Mr. J. W. Sullivan:
DEAR SIR:- I have had the extreme pleasure of reading your book, '''Direct Legislation'',' and beg to assure you that it made a deep impression upon my mind. The principles of the Initiative and Referendum so often proclaimed find sufficient elucidation in concise form. The facts that you have massed together of the practical application of these principles give the best evidence of thorough research and study. It is the first time that the labor reformers and thinkers generally have had this subject presented to them in so able and readable a manner. Every man who believes in minimizing the evil tendencies of politics as a trade or profession, cannot fail to be highly interested as well as pleased upon reading your book.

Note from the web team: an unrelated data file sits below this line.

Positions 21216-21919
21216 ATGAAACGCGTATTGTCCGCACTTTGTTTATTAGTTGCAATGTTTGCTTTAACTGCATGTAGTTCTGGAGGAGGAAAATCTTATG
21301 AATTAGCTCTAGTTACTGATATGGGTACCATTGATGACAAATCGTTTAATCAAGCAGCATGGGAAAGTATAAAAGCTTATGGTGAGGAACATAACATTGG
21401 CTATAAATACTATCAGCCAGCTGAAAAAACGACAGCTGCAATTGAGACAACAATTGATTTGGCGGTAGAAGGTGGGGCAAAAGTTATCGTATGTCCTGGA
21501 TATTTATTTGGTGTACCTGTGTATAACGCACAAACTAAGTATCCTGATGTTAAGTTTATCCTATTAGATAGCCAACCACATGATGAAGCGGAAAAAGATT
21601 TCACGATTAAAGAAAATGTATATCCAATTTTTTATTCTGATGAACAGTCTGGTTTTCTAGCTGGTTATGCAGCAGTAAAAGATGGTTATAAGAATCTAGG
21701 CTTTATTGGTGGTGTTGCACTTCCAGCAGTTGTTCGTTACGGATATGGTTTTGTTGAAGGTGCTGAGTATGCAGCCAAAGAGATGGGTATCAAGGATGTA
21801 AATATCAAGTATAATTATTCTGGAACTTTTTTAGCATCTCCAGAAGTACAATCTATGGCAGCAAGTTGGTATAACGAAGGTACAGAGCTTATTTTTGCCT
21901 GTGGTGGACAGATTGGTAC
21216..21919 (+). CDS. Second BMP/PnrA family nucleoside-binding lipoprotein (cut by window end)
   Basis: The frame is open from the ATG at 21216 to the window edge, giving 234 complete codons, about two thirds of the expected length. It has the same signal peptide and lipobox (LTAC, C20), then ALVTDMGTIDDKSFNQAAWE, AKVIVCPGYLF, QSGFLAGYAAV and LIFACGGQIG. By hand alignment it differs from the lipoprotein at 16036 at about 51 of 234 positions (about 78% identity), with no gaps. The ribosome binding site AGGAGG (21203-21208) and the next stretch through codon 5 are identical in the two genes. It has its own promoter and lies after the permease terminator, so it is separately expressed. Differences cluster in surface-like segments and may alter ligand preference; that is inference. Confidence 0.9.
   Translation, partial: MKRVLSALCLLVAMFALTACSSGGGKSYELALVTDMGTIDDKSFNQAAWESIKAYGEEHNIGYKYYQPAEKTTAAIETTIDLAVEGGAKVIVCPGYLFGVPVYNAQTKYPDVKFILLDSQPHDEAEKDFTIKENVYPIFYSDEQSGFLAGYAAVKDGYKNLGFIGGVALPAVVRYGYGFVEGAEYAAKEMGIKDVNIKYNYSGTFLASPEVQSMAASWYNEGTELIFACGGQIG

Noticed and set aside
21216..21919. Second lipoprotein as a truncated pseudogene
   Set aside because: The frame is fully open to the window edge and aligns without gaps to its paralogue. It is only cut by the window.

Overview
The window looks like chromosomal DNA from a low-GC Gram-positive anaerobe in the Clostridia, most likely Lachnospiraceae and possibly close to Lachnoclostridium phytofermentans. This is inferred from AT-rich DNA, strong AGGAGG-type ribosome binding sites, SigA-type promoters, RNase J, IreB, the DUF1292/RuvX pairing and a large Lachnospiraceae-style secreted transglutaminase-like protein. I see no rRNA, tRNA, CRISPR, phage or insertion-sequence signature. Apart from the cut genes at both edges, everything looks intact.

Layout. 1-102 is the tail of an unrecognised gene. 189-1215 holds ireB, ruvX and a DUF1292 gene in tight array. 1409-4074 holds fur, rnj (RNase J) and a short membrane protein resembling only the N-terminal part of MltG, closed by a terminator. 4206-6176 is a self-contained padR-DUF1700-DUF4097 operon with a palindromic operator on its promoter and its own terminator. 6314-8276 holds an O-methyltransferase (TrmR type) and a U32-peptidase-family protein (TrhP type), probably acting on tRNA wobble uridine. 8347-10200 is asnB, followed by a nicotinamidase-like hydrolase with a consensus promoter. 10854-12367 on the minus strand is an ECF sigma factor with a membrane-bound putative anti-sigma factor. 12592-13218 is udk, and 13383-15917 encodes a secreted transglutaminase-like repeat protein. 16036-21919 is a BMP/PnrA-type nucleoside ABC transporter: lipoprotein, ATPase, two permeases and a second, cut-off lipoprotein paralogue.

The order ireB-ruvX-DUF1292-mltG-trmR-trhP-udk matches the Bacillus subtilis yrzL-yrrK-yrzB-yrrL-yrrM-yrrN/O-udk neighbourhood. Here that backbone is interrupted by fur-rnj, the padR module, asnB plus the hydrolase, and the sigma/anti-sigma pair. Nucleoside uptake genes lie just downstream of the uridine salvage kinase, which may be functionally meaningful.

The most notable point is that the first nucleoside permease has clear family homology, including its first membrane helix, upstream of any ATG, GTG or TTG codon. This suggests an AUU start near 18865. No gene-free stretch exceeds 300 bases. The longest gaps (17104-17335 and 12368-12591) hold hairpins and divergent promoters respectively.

In many of the trade organizations the Initiative and the Referendum are applied, and have no doubt in my mind whatever that with the growth and development of the trades-union movement, much will be done to apply the principles to our political government.
I am led to believe that now in the New England states, particularly in Massachusetts, where the town meetings exert a large influence upon the public affairs of their respective localities, much could be done to bring the subject of the Initiative and the Referendum to the attention of the masses. I think the trades-unionists of that section of the country would be more than willing to coöperate in an effort to demonstrate the practicability as well as the advisability of the adoption of that idea.
Again assuring you of the pleasure I have had in perusing the work, and thanking you earnestly for your contribution toward the literature upon this important subject, I am fraternally yours,
SAMUEL GOMPERS, President, American Federation of Labor.